Selectmen also agreed to set Dec. 9 for a special ballot election debt exclusion vote for the borrowing and authorized Town Administrator John Lebeaux to prepare the warrant for the meeting.
The board also signed a memorandum of agreement with Matrix Design Group, Inc. to negotiate an agreement between the town and the Municipal Light Plant Board of Directors for the design, financing, construction, maintenance and operation of a fiber to the home network within Princeton.
Read full article at thelandmark.com »
Ladies and gentlemen of Princeton. Start your engines.
An important milestone was reached tonight in the effort to bring high-speed broadband to Princeton. In tonight’s Princeton Broadband MLP meeting, the directors signed a memorandum of understanding (MOU) with Matrix/Millennium for the purposes of negotiating an agreement between the MLP and Matrix Design Group for the design, financing, and construction of a fiber-to-the-home network within Princeton. While the MOU is not the final contract to do the network construction, it is a significant step towards that end. (To use a relationship analogy, Princeton entered the “dating stage” with Matrix.)
In this proposed “public/private” venture, Matrix is agreeing to fund the entire cost of building the fiber network throughout the town. But, for our part in this proposed partnership, Princeton would be responsible for ensuring that the town infrastructure is ready for Matrix to do the buildout. In order to do this, there are necessary “make ready” costs that the town needs to pay to get all of the utility poles in proper condition as well as fund other start up costs (police details, etc.).
That’s why, with the MOU signed, the Princeton Broadband MLP recommended to the town Select Board to hold a special town meeting on November 18 at 7pm (at Thomas Prince) for the purpose of voting to borrow funds for “make ready” costs. The Select Board unanimously approved this recommendation.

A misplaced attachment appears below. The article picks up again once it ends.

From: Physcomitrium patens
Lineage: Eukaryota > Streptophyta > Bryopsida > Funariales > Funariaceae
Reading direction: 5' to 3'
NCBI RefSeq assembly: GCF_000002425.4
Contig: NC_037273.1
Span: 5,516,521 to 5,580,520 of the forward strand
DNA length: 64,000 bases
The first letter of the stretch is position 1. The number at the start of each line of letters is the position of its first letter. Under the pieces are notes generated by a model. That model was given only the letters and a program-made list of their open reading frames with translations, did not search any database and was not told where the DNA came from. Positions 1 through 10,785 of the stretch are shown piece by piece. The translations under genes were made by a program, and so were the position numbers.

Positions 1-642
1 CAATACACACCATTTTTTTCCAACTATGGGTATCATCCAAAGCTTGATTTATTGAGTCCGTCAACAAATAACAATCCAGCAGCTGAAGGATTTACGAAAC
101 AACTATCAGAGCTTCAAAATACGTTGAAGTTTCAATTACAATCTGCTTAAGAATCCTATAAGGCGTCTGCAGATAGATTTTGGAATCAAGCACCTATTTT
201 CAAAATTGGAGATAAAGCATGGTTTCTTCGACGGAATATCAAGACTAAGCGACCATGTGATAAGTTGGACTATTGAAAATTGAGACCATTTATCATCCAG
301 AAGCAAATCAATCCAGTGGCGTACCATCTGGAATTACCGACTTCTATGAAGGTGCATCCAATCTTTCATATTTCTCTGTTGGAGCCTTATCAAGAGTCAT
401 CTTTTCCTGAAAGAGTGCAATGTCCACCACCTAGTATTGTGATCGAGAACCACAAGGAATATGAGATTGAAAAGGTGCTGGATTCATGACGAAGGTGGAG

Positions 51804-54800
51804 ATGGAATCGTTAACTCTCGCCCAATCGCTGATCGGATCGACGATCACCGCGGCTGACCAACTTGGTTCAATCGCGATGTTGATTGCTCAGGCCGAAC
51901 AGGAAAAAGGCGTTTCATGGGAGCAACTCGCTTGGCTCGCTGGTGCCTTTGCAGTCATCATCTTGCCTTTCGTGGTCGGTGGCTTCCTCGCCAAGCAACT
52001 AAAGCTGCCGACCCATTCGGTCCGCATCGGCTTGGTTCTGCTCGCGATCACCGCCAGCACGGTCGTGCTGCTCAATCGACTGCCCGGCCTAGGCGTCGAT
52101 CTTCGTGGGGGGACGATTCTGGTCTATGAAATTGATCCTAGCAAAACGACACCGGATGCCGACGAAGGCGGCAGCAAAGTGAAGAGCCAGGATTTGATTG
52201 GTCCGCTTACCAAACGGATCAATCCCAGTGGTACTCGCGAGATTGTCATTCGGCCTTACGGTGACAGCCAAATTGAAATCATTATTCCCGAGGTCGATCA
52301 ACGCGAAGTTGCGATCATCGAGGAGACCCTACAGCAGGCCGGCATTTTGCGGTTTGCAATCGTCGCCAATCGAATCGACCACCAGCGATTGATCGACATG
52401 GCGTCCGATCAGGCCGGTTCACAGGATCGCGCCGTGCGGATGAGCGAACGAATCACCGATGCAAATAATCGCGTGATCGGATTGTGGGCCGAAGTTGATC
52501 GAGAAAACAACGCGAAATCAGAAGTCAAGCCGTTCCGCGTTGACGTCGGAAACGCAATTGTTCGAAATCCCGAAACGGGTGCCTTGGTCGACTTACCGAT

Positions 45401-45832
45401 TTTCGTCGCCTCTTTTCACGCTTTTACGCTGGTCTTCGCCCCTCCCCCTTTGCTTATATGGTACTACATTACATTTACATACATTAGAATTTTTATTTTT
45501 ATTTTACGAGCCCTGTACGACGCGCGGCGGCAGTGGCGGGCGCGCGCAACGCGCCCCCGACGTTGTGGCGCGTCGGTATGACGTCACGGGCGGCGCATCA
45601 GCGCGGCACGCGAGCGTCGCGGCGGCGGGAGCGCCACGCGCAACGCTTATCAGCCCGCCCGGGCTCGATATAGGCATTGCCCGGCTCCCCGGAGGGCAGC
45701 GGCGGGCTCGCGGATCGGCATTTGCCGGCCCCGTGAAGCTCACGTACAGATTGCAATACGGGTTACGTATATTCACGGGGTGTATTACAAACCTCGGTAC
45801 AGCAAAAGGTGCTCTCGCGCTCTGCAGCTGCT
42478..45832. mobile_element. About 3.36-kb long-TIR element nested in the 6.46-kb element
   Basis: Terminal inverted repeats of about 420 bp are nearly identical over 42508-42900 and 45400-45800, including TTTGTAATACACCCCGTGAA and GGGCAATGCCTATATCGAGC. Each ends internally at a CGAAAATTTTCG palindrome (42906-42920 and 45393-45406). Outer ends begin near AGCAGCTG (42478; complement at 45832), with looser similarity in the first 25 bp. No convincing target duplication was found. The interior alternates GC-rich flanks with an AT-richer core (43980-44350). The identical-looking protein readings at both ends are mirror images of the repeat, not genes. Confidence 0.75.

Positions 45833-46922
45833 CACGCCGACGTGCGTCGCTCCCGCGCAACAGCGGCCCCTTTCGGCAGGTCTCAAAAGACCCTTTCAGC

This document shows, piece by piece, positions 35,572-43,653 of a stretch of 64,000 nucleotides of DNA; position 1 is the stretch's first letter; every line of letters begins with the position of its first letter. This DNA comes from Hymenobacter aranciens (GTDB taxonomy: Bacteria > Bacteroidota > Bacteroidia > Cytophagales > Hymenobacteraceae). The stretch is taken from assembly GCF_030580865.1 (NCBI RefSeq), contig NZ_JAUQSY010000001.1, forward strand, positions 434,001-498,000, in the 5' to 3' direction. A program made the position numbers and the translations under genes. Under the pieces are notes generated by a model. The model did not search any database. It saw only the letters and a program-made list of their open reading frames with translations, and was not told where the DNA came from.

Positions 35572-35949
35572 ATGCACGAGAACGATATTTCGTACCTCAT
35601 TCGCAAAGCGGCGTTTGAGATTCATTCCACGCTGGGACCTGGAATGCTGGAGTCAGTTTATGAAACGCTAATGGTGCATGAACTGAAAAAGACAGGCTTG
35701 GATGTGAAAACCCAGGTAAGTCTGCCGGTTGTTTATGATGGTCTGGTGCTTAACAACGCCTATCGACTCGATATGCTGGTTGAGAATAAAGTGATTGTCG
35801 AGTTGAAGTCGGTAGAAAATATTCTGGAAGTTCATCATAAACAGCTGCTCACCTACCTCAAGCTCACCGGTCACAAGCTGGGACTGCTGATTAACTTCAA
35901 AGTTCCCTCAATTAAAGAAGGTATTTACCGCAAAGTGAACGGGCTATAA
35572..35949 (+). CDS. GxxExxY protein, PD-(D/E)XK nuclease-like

In order to borrow the funds for make ready, 66% of the voters must approve this proposal. If that vote passes, then broadband will come to our town. An agreement will then be negotiated with Matrix to make this plan a reality.
With all of this news, there are surely many questions that come to mind, such as:
- How much are the make ready costs?
- How long will it take for Matrix Design Group to build the network?
- When can I signup?
- How much would a monthly subscription cost?
- Do we have a chance to state funding to pay for some of the make ready costs?
That’s why we will be holding two informational meetings in November (specifics to follow) to provide complete details on the “private/public” plan with Matrix Design Group, make ready costs, subscriber plans, and more. On princetonbroadband.com, we will also provide all of the details you will need to make a fully informed decision on November 18.
So, start your broadband engines! Get ready to get informed and get involved. Most important, make sure you do your part in the coming weeks so that together we can, once and for all, bring high-speed broadband to our town.